5 Expensive Defects to Look For

When you view a property what are you looking for? The state of the décor shouldn’t concern you too much as even if it is well decorated you will probably change it within the first couple of years. What you should be looking for are serious or expensive defects that could cost thousands of pounds to rectify. Here are 5 that are relatively easy to spot.

Probable Dampness

Rising dampness is relatively rare. What you should be looking out for is penetrating damp or bridging of the damp proof course (DPC). The external walls of a property should have a DPC and the external ground levels should be at least 15cm below this DPC. What often happens is that a home owner employs the services of an inexperienced builder to relay the patio and rather than dig the old one out thoroughly the new one gets lad too high. Reducing the height of a patio can run in to several thousand pounds.

Roof Covering

Replacing a defective roof covering on an average size house is likely to cost between ten and fifteen thousand pounds. A layperson should be able to judge if a roof requires re-covering. Bring a pair of binoculars with you as this is how your surveyor will make a judgment. What you are looking for are areas of unevenness, missing or cracked tiles or if it is a slate roof look for metal fasteners used to fix replacement slates. Try and get in to the loft and if possible shine a torch on the underside of the covering, has it been felted? If it is tiles, are the nibs of the tiles perishing? If you can do all these checks you should be able to form an educated judgment of how close to the end of its lifespan the roof covering is.


Repairs to chimneys are expensive because of the difficulties involved with access. For anything other than a minor repair the area will need to be scaffolded out which is expensive. First, stand at the front or rear of the property in line with the chimney stack to see if it’s plumb. Chimneys in older properties can start to lean if one side is constantly exposed to the elements and the other is reasonably sheltered. Next, get your binoculars out again and look closely at the brickwork. Is the pointing intact and what is the condition of the bricks? Chimneys are generally more exposed to the elements than the rest of the property and therefore vulnerable to frost damage. When a wet brick freezes the surface can delaminate and fall away.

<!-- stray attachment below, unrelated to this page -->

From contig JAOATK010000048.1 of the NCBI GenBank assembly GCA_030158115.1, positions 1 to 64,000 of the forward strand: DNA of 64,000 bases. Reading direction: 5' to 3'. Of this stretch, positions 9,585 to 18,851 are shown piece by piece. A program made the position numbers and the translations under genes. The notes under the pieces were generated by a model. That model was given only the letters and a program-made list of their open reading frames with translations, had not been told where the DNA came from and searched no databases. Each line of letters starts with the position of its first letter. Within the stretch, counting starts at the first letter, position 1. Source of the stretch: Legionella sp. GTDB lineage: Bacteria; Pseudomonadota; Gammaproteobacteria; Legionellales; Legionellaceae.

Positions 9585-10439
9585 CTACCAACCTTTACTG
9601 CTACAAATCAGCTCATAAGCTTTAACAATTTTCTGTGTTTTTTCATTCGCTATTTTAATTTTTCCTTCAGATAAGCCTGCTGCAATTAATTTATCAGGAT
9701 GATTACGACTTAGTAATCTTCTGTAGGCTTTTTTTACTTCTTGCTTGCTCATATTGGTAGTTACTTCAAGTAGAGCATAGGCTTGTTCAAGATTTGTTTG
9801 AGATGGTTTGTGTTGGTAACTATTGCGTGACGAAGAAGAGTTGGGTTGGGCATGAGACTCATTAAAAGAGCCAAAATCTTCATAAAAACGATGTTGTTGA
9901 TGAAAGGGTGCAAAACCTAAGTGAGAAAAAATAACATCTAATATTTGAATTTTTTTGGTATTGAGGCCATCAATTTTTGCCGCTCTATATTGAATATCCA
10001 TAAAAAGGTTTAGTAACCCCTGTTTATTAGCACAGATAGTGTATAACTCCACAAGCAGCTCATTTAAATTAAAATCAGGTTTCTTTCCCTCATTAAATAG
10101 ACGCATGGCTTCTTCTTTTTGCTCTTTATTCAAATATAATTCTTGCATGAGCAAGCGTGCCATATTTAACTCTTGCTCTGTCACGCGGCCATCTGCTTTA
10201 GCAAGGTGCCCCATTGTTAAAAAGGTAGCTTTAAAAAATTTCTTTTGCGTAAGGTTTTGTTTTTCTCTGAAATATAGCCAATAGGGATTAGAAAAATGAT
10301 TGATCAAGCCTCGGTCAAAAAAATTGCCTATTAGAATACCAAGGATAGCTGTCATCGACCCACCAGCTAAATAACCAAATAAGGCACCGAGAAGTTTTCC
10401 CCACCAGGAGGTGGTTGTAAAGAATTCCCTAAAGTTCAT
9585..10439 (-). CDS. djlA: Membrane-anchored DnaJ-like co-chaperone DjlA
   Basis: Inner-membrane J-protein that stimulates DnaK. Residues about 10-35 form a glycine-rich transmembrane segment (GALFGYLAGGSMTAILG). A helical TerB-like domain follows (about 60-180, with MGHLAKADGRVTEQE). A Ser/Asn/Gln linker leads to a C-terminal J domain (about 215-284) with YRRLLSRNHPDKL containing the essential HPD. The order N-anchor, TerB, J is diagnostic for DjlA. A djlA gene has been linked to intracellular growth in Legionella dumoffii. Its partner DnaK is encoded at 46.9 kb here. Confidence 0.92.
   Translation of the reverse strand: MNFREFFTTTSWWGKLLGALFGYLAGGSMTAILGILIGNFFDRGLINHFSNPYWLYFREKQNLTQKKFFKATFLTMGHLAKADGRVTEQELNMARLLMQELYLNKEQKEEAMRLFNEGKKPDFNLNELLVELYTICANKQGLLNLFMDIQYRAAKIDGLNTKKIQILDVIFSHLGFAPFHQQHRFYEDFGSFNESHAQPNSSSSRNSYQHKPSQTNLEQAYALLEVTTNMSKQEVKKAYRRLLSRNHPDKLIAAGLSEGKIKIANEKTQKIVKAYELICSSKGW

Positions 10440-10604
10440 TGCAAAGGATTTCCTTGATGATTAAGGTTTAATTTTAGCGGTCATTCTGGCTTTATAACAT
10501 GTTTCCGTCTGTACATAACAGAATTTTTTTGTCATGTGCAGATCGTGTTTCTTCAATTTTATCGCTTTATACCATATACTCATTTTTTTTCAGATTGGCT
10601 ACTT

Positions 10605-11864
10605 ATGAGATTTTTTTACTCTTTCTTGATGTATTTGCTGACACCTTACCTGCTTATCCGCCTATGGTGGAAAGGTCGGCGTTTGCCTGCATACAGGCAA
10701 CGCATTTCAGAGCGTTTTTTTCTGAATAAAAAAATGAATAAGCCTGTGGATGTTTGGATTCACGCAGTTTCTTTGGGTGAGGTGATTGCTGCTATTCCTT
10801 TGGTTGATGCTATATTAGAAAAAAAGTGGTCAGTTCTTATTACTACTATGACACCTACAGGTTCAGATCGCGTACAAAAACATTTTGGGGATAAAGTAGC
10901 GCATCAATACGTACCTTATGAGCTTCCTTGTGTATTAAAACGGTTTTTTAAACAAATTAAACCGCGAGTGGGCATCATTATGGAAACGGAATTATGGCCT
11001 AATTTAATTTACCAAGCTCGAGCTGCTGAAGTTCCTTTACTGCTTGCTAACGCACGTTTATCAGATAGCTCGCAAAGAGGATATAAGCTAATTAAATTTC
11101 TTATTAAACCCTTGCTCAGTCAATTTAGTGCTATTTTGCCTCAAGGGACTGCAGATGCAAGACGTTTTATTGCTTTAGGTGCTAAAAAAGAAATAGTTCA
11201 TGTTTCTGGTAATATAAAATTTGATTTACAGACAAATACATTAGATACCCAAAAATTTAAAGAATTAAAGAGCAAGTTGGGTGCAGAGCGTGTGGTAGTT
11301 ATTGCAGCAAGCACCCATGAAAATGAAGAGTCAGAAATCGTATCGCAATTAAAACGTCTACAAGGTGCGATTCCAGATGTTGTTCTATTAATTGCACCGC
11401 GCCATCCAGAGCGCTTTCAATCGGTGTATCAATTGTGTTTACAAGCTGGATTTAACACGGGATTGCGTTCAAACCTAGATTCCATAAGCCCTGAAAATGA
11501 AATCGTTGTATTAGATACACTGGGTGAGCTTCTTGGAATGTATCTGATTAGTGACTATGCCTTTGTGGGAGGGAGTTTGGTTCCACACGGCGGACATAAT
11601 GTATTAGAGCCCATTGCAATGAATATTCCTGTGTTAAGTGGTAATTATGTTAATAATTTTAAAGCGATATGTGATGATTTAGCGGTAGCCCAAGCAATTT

Electrical Installation

Because cables need to be hidden in walls and floors re-wiring normally goes hand in hand with complete re-decoration. What you should be looking for is clues to how old the installation is and whether and additions have been done in a professional manner. Start by looking at the consumer unit; if it is metal and has ceramic wired fuses it is probably at least 25 years old. This is not to say that it is necessarily dangerous but it is probably insufficient for modern usage and so may have some add-ons.   Look for evidence of testing. When an installation is tested the electrician will normally label it with a sticker recommending when the next inspection should take place (normally 5 years later). Finally, look out for earth bonding. This is the yellow and green wire that should be clipped on to metal pipes in exposed areas such as the bathroom. If several of these deficiencies are present you are probably looking at re-wiring.

Gas Central Heating

If the property has gas central heating first try and establish what type of boiler is fitted. There are two types; system boilers work in conjunction with a cold water tank (usually in the loft) and a metal cylinder and combination boilers (often called combis) supply heat and hot water as it is required. If you are unsure ask the owner or if the property is vacant turn on a hot tap and see if the boiler fires up (if it does it is a combination boiler). As a rough guide combination boilers have a lifespan of around 10 years and system boilers about twice that. If you are not familiar with the appearance of boilers through the ages you may not be able to tell how old it is by looking at it. Take a note of the make and model and either go onto some of the internet forums or contact the makers to try and establish the age. All replacement boilers must now be “condensing” which are more expensive than the traditional type.

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